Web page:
Police checking report milk tea shop helper has gone home to Cebu | Inquirer News
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Police checking report milk tea shop helper has gone home to Cebu

By: - Reporter / @jovicyeeINQ
/ 05:22 AM April 19, 2015

The helper of the milk tea shop in Sampaloc, Manila—which was shut down by authorities following the death of two people on April 9—has reportedly gone home to Cebu province.

In a visit to the apartment of Joseph Garnacio on Sta. Catalina Street in Grace Park, Caloocan City, his neighbor told reporters that the former left for Cebu with his mother on Monday.

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Beverly said that she last saw Garnacio when he returned last weekend from the Manila Police District (MPD) after he gave his sworn statement to authorities on the milk tea poisoning incident.

His employer, William Abrigo, and a customer, Suzaine Dagohoy, died after taking a sip of the “Hokkaido”-flavored milk tea Abrigo prepared himself.

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Arnold Aydalla, Dagohoy’s boyfriend, spent days in the hospital after he tasted the milk tea but immediately spat it out because of its foul taste.

READ: Milk tea kills 2 in Manila in 3 minutes; police can’t say what happened

Beverly said she learned of Garnacio’s departure after she failed to see him in the past few days.

Supt. Marissa Bruno, the MPD spokesperson, told the Inquirer in a phone interview yesterday that they have yet to confirm the information.

“Nonetheless, we can’t give conclusions [on his actions] and we expect that he will [still] cooperate with us,” Bruno said.

She added that the last time Garnacio went to the MPD headquarters on United Nations Avenue was when he gave his sworn statement to the police last week.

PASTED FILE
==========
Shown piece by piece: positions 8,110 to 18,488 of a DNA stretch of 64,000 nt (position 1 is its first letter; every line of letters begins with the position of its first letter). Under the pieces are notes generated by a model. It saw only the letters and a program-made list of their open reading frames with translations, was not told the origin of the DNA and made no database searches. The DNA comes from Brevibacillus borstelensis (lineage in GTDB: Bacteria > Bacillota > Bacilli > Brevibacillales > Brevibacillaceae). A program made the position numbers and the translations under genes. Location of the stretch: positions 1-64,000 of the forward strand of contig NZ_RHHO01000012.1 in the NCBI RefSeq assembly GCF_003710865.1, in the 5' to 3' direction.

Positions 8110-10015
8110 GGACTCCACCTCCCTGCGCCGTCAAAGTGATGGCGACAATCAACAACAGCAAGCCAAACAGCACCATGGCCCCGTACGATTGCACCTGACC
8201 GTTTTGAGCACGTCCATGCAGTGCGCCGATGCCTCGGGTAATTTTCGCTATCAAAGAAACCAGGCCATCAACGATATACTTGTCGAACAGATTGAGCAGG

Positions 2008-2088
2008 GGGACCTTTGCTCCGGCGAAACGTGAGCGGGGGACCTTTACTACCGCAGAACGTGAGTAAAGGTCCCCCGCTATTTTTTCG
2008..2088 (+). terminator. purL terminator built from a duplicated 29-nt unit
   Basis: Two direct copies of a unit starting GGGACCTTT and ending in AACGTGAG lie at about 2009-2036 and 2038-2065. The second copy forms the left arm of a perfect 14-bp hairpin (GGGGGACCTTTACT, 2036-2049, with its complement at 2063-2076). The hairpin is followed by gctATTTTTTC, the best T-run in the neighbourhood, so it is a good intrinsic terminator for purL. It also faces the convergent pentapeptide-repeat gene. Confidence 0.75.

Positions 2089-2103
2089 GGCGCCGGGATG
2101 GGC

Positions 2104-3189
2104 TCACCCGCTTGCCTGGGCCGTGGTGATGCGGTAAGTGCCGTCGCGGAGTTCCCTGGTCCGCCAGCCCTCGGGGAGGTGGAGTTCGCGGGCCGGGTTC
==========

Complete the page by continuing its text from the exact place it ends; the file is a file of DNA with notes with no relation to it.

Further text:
Police earlier said that cases have yet to be filed against any suspect pending the results of the tests being conducted by the Food and Drug Administration on the contents of the milk tea drank by the victims.

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An examination of the footage taken by the shop’s closed-circuit television cameras was also still ongoing, they added.

Lawyer Benedicto Buenaventura, the Abrigo family’s counsel, told the Inquirer in a phone interview yesterday that “the family [had] no knowledge that Garnacio [had] left.”

In a press conference on Friday, Lloyd Abrigo, the shop owner’s eldest son, belied reports that he had a hand in the deaths of Dagohoy and his father.

Earlier, Garnacio claimed that the night before the poisoning incident, Lloyd brought into the shop a pitcher which contained a foul-smelling substance.

Lloyd denied this, saying that the foul odor may have come from the oolong tea he was brewing. He stressed that he did not bring chemicals into the store, contrary to what Garnacio told authorities.

He added that only Garnacio and his father had keys to the store. Asked if Garnacio had returned the key to the family, Buenaventura said that these were still with the helper.

On the afternoon that the elder Abrigo was fighting for his life, lawyer Hazel Naredo, another family counsel, said that both Garnacio and Lloyd were at the hospital.

She added that Garnacio was later sent by Lloyd on an errand. Although the errand was supposed to take just a few minutes, it took two hours for Garnacio to return to the hospital, she claimed.

In a text message yesterday, Naredo said that “we might just go to the police,” when asked what the family’s next move would be. She, however, did not give further details.

Naredo also said that the family was not going to go after the shop’s suppliers of raw materials for its milk tea drinks.

“It’s the same supplier [and it] never happened before. They have been doing business for a year now,” Naredo said.

“Right now, we’re not looking at that angle although the police are welcome to do their own investigation on that,” she added.

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TAGS: Arnold Aydalla, Joseph Garnacio, Milk Tea, poisoning, Suzaine Dagohoy, William Abrigo
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